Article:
As per Section 65(4) of the Act, if the respondents failed to complete the audit exercise after the lapse of three months from the date of audit, unless the said period has been explicitly extended, it shall be deemed to have concluded upon expiration of the said period. No draft audit report was prepared or issued to the petitioner. The show cause notice did not provide any date, place, and time of hearing despite the same being mandatory procedure. In the Columns specified for date, place and time of hearing, the show cause notice mentioned NA (not applicable) thereby denying the petitioner any opportunity of hearing. The petitioner submitted its reply and specifically prayed that it may be given personal hearing, if the officer is not satisfied with the written explanation given in reply to the show cause notice.

The High Court in the above context of the case noted, “Under sub-Section (5) of Section 74, the person chargeable with tax may before service of notice under sub-Section (1) pay the amount of tax along with interest payable under Section 50 and a penalty equivalent to 50% of such tax on the basis of his own ascertainment or as ascertained by the proper officer and inform him in writing of such payment. Under sub-Section (6), the proper officer on receipt of such information shall not serve any notice under sub-Section (1) in respect of tax payable if he is satisfied with such payment, however, if he is not satisfied, then, under Sub-Section (7), he shall proceed to issue notice as provided for under sub-Section (1) in respect of such amount, which falls short of the amount actually payable. This can be deemed to be a second notice, or a second opportunity given to the assessee in respect of the amount which falls short of the amount, actually payable.”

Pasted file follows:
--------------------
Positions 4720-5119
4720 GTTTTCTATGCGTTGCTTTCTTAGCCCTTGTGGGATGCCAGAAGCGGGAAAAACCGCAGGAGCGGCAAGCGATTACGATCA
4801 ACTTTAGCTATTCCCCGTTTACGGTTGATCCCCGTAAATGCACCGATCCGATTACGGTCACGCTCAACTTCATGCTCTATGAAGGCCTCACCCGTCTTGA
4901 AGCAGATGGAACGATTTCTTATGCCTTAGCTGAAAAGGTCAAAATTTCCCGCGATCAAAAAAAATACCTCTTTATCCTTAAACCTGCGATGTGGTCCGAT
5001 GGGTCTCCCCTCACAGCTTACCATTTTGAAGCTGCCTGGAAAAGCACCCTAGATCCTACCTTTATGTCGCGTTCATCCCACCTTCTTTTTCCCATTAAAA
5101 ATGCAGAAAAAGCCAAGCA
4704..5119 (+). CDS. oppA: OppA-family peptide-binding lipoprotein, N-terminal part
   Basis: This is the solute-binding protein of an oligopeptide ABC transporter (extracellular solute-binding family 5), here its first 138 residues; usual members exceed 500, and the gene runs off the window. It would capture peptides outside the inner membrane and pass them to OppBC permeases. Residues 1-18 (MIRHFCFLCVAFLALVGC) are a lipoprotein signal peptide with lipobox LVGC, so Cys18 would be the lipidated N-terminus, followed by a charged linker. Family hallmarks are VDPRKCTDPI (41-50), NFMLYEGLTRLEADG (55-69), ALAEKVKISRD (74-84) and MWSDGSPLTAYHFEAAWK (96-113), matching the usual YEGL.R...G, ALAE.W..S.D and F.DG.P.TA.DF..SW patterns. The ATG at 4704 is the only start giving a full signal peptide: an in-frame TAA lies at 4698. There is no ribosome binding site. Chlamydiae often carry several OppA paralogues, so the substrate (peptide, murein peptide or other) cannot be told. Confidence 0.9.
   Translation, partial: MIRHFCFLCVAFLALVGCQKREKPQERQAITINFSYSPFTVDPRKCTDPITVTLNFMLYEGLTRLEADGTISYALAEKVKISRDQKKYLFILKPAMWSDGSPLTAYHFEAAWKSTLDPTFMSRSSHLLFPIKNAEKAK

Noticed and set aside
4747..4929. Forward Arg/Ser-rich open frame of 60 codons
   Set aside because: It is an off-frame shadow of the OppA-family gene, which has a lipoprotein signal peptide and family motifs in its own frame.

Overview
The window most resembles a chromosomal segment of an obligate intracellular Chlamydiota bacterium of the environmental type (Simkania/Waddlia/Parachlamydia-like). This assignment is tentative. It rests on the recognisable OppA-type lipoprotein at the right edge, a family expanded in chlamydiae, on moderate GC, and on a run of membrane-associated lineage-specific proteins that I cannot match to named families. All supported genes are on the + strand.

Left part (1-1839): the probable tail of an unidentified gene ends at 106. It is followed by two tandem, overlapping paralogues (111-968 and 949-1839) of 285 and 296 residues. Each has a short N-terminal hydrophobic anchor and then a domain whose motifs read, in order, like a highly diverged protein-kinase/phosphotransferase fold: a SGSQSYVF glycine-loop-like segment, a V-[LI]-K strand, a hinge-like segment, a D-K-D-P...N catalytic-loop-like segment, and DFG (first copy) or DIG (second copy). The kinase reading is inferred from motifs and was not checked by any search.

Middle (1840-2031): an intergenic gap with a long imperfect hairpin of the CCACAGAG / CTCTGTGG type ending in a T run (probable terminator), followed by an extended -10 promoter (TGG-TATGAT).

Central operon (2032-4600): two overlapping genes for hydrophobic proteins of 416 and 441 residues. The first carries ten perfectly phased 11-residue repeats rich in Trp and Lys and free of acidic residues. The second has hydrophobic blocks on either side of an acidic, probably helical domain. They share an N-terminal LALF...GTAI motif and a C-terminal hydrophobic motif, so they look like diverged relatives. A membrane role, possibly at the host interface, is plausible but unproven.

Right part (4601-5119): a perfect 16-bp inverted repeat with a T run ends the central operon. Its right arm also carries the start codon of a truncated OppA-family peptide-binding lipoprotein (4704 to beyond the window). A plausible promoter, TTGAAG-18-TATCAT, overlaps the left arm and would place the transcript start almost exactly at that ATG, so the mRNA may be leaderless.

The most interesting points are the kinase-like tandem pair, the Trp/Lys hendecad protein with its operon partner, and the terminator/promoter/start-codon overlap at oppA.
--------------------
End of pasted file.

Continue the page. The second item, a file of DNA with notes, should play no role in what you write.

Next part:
The Court added that if on service of such notice, the person chargeable with Tax pays the tax along with interest under Section 50 and a penalty equivalent to 25% of such tax, all proceedings in respect of the said notice shall be deemed to be concluded.

“Penalty in sub-Section (8) is equivalent to 25% of such tax as against penalty, which is payable under sub-Section (1), which is equivalent to the tax specified in the notice. … Under sub-Section (9), the proper officer shall after considering the representation if any, made by the person chargeable with tax, determine the amount of tax, interest, and penalty due from such person and issue an order. Under sub-Section (10), the limitation is provided within which the proper Officer shall issue order under sub-Section (9)”, it further noted.